‘If you are struggling or need a helping hand – please get in touch,’ says PVC Sarah Purdy

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By Teddy Coward, Co-Editor-in-Chief

Professor Sarah Purdy, Pro-Vice Chancellor for Student Experience has urged students to reach out to University Wellbeing services and ask for help if they need it, as pressures of the national lockdown continue and coursework deadlines approach.

‘Some students may feel they don’t want to be a burden on our services,’ said Professor Purdy. ‘While the stresses of the pandemic mean we are busier than usual, we will always find time for students in need of help. So if you are struggling or need a helping hand – please get in touch.’

The University has a range of services and resources on offer to meet students’ needs, including self-help resources, face-to-face specialist support, therapeutic groups, online support communities and several student-led groups.

The University is urging students to use support services if they need them | Epigram / Ed Deacon

‘Not everybody who is having a tough time will need or want counselling,’ explained Professor Purdy.

‘Many will find solace in the company provided by our 350 societies, enjoy a mutually beneficial conversation through an app like TalkCampus or find new ways to tackle stress through our online resources. Whatever their needs, our advisors can guide them to the services they need.’

Meanwhile, those in University accommodation can contact a Residential Life advisor for advice and to be referred to other services.

The University has made a number of changes to its mental health and wellbeing services over the past few years.

These changes have continued since the University implemented an institution-wide mental health and wellbeing strategy in 2018, following a number of high-profile cases regarding student wellbeing.

Between 2016 and 2020, there were 14 reported student deaths at Bristol University.

Since then, the University says it has added more resources and attempted to make it easier for students to seek help via a single request form.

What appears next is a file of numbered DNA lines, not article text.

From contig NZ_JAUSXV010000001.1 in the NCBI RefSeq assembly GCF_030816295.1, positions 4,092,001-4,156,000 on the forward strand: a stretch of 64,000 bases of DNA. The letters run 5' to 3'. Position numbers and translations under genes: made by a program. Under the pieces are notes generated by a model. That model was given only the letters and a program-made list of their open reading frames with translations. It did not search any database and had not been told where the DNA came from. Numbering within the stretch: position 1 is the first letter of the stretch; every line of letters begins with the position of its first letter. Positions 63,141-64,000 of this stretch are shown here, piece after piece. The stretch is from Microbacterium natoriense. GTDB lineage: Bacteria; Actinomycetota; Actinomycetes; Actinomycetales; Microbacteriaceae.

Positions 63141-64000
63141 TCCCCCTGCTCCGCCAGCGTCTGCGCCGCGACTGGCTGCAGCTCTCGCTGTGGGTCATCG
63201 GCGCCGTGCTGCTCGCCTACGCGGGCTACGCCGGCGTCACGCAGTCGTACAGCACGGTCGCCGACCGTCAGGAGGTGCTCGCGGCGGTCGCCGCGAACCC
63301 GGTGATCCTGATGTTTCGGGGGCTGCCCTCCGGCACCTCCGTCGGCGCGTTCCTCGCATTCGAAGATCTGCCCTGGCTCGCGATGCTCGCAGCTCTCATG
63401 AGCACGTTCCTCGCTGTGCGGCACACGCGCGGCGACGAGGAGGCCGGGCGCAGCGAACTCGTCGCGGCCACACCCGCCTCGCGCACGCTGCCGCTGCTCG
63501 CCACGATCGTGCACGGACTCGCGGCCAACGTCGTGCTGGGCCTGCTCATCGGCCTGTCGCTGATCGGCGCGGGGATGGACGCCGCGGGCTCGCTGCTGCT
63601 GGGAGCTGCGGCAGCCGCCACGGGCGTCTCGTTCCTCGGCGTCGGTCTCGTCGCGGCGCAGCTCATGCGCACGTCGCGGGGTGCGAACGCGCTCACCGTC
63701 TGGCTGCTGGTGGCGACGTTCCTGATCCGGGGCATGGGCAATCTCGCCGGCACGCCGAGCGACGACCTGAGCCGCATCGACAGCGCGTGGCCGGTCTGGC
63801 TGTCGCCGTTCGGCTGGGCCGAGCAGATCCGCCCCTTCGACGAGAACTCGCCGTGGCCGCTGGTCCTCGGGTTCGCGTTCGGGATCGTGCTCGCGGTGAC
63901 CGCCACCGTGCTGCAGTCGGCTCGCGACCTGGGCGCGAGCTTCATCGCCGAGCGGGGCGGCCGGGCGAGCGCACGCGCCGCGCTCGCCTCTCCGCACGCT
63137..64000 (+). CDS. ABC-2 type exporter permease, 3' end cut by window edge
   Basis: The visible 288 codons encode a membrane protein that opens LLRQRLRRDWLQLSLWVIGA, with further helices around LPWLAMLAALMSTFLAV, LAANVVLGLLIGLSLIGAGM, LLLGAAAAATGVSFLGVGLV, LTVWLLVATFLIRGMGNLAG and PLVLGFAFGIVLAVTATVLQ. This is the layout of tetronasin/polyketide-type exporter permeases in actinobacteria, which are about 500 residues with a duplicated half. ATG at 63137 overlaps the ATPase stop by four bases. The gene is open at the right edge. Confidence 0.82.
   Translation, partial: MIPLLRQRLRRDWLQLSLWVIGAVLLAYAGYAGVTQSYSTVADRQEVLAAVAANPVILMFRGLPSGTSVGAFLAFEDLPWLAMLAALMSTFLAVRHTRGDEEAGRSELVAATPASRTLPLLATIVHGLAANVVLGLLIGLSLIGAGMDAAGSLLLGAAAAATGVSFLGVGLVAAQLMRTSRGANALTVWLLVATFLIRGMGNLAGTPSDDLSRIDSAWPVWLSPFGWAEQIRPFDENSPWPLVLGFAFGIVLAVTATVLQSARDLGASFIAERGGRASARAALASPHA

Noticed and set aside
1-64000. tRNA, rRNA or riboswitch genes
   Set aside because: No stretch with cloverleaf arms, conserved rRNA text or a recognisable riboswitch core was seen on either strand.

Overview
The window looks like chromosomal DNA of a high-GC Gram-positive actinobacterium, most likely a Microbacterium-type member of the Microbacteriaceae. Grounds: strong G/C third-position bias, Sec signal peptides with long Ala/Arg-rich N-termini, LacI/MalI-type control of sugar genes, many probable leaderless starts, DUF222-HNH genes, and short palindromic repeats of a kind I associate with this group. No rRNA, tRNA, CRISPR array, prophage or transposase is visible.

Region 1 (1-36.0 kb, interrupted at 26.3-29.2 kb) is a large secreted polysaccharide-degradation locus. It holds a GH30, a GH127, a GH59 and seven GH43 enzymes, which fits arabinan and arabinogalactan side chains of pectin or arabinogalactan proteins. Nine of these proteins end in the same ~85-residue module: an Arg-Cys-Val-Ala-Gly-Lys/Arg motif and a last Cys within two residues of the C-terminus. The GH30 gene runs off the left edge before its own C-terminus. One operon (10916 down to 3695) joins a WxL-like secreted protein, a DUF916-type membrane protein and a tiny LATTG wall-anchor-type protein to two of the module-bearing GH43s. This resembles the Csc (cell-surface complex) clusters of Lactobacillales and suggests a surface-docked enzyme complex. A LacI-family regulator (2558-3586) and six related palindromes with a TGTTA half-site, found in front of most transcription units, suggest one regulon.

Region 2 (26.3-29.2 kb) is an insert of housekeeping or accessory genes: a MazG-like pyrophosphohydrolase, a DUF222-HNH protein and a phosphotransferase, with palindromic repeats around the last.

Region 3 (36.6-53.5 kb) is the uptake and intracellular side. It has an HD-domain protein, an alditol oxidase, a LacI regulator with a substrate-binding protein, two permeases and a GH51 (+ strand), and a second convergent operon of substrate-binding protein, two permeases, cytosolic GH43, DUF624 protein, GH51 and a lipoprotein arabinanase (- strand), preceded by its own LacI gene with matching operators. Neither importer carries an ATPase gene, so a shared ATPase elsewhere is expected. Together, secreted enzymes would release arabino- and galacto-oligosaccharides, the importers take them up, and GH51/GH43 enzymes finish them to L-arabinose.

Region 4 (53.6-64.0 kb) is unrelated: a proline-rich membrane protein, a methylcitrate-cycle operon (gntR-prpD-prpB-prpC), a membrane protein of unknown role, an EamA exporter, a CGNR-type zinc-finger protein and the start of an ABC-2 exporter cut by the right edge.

Alison Golden-Wright, Director of Student Health and Inclusion, said: ‘We want students to easily find the service that they need – the best way to do this is to fill in the online Request Support form; or phone on the 24/7 number for more information.

‘We aim to contact students within three working days of submitting a form.

‘Students often think they will wait weeks or months for counselling but the average wait to see a counsellor is about seven working days, well below the national average.’  

In response to some of the mental health challenges faced by students, a number of peer-to-peer support networks have also been established, to provide additional help from trained student volunteers.

Fergus Ustianowski, a Physics student and co-founder of Zero Suicides England, told Epigram he believes Bristol University’s Wellbeing service ‘is really good’.

‘However,’ he added, ‘they can never give everyone, all 26,000 of us, exactly the support we need.

‘Especially during the pandemic, lots of students are struggling and this isn’t the fault of the Uni. For students who are struggling but unable to make the jump to apply for full support or think that it wouldn’t be the right help for them then I would recommend getting involved with some of the peer support groups.’

George Cole, meanwhile, 4th year medical student and co-founder of PROJECT:TALK CIC, a Bristol born non-profit organisation dedicated to encouraging proactivity when it comes to mental health, has said: ‘It’s clear that the University recognises the need for an environment that supports students’ mental health and for resources for students to use should they need.

‘There are a very wide variety of support services offered to students, and it is clear that the University is keen to effectively communicate that adequate provision is offered.’

‘We do need to be careful, however, with the narrative we portray. The University must ensure that their promises are matched with adequate provision when students do make the brave step to seek help.

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Failure to ensure this could lead to frustration and a negative image of the support available amongst the student body, further precipitating the perception that there is inadequate provision available and ultimately leading to some students thinking “what's the point in reaching out when I won't get the help I need”.’

PROJECT:TALK encourages the University to work with peer support organisations to ensure a highly visible, well rounded and multifaceted approach to student support and to help revitalise the perceptions that students' hold of the resources available to them.

They and partner organisations offer a wide variety of peer support, including 1:1 calls and group based support, available via their central hub.

The University is also holding some workshops on issues surrounding mental health over the coming weeks, which it is encouraging students to sign up to.

How to Thrive at University: Wellbeing Fundamentals

• 14 April 2021: click here.

• 28 April 2021 – (link available soon)

All About Drugs

This is a series of non-judgemental, confidential education session for anyone who wants to know more about drugs, including alcohol. The dates are below. To sign up, scroll to the bottom of this page:

• 24 March

• 12 May

Featured Image: Cameron Scheijde


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